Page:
Testing for Alpha thalasseamia – pro

Close up of microscope slide under the objectives. Selective focus.

The human alpha globin gene cluster located on the short arm of chromosome 16 has seven alpha like globin genes. There are two hemoglobin alpha chain genes, HBA1 and HBA2. Almost all alpha thalassemias result from deletions of one or more of the alpha genes as well as deletions of both HBA2 and HBA1. Symptoms vary greatly, depending on how many genes are affected. Unlike Beta-thalssemia, which is found around the Meditrranean, alpha-thalassemias is more geographically widespread. Molecular genetic testing of HBA1 and HBA2 detects deletions in about 90% and point mutations in about 10% of affected individuals.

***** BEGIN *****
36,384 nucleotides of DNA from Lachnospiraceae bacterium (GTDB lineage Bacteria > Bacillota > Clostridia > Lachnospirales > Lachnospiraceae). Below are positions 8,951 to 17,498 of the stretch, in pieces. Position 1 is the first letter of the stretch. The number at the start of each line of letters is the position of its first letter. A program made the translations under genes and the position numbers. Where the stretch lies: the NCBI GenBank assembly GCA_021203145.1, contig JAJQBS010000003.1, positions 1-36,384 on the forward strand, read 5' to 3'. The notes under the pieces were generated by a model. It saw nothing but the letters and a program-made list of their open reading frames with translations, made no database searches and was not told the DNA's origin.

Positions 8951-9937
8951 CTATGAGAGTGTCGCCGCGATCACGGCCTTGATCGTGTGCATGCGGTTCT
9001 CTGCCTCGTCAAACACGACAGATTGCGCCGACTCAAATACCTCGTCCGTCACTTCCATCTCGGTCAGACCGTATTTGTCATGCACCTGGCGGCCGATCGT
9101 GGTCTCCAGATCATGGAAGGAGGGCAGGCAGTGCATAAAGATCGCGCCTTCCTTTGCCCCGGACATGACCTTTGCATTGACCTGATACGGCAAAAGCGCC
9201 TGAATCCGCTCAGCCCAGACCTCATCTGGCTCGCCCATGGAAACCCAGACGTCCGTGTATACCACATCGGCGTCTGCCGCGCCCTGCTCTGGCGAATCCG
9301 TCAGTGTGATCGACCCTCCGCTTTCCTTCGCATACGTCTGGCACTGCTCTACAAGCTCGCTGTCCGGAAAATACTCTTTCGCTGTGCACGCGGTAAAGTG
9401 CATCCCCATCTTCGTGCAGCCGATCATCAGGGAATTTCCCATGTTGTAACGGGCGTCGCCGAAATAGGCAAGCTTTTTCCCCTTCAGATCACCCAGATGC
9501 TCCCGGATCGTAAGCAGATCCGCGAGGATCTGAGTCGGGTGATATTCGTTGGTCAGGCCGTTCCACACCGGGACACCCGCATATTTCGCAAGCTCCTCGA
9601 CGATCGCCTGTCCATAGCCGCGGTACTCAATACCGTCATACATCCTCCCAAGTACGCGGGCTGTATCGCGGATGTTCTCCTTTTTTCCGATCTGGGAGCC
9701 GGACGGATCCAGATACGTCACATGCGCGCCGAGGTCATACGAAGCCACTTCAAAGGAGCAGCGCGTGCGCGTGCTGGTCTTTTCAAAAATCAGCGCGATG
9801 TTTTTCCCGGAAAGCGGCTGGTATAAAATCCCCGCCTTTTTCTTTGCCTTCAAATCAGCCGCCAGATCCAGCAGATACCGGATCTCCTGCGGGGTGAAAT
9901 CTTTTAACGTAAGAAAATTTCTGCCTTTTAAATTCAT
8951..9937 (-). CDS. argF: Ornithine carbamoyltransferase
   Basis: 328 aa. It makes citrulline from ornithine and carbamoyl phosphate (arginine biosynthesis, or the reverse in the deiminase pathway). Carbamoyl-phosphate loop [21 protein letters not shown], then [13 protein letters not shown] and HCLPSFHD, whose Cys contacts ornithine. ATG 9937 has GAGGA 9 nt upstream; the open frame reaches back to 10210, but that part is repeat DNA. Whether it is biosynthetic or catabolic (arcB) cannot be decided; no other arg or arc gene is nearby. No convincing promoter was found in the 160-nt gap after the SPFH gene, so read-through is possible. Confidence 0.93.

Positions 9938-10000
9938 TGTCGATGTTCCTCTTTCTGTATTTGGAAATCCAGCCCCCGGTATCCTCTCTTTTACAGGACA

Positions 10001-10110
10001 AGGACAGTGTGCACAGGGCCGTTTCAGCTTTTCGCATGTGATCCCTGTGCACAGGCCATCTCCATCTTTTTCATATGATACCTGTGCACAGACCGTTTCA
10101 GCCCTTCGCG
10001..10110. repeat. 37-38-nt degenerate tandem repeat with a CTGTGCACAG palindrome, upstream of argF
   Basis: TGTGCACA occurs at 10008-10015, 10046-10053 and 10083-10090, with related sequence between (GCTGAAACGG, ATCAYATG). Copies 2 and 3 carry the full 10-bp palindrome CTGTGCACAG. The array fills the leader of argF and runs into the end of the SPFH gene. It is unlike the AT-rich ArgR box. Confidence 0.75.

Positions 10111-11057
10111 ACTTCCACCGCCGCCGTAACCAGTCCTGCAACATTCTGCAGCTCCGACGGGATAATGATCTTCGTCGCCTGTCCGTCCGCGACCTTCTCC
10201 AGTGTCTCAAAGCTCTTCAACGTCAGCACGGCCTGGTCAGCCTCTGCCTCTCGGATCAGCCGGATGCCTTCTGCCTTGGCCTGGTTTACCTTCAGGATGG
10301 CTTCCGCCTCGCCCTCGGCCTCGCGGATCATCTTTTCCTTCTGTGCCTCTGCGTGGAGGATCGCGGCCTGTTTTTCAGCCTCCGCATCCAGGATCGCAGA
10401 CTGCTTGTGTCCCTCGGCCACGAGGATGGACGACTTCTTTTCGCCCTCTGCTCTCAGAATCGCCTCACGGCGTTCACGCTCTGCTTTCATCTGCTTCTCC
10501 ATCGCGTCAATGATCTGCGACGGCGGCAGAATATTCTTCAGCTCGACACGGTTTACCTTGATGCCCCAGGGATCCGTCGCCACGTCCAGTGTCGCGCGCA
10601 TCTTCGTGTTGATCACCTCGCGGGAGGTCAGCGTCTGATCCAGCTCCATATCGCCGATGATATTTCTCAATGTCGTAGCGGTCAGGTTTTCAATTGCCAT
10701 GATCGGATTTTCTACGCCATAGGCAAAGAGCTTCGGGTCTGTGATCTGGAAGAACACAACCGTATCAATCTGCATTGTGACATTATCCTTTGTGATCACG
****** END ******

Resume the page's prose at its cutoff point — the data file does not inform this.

Testing is indicated for:
•Patients with symptoms of alpha-thalassemia or microcytic anemia.
•Family members of an affected patient who are at risk to be carriers of alpha-thalassemia.
•Carrier screening for individuals of Asian, African, and Mediterranean background.

Individuals with beta thalassssemia trait rarely have anemia and a coexistent hemoglobinopathy should be looked for, if anemia is present.  Workup consists of laboratory evaluation, especially CBC, hemoglobin electrophoresis, and genetic testing.

Alpha-Thalassemia 2011, Renzo Galanello, MD and Antonio Cao, MD.  in GeneReviews™ [Internet]. Pagon RA, Bird TD, Dolan CR, et al., editors. Seattle (WA): University of Washington, Seattle;

Higgs DR, Weatherall DJ. The alpha thalassaemias. Cell Mol Life Sci. Apr 2009;66(7):1154-62.

Giambona A, Passarello C, Renda D, Maggio A. The significance of the hemoglobin A(2) value in screening for hemoglobinopathies. Clin Biochem. Dec 2009;42(18):1786-96.

Piel FB, Weatherall DJ. The a-thalassemias. N Engl J Med. 2014 Nov 13. 371(20):1908-16

For Lay version see here

For more on thalassemias, see here and here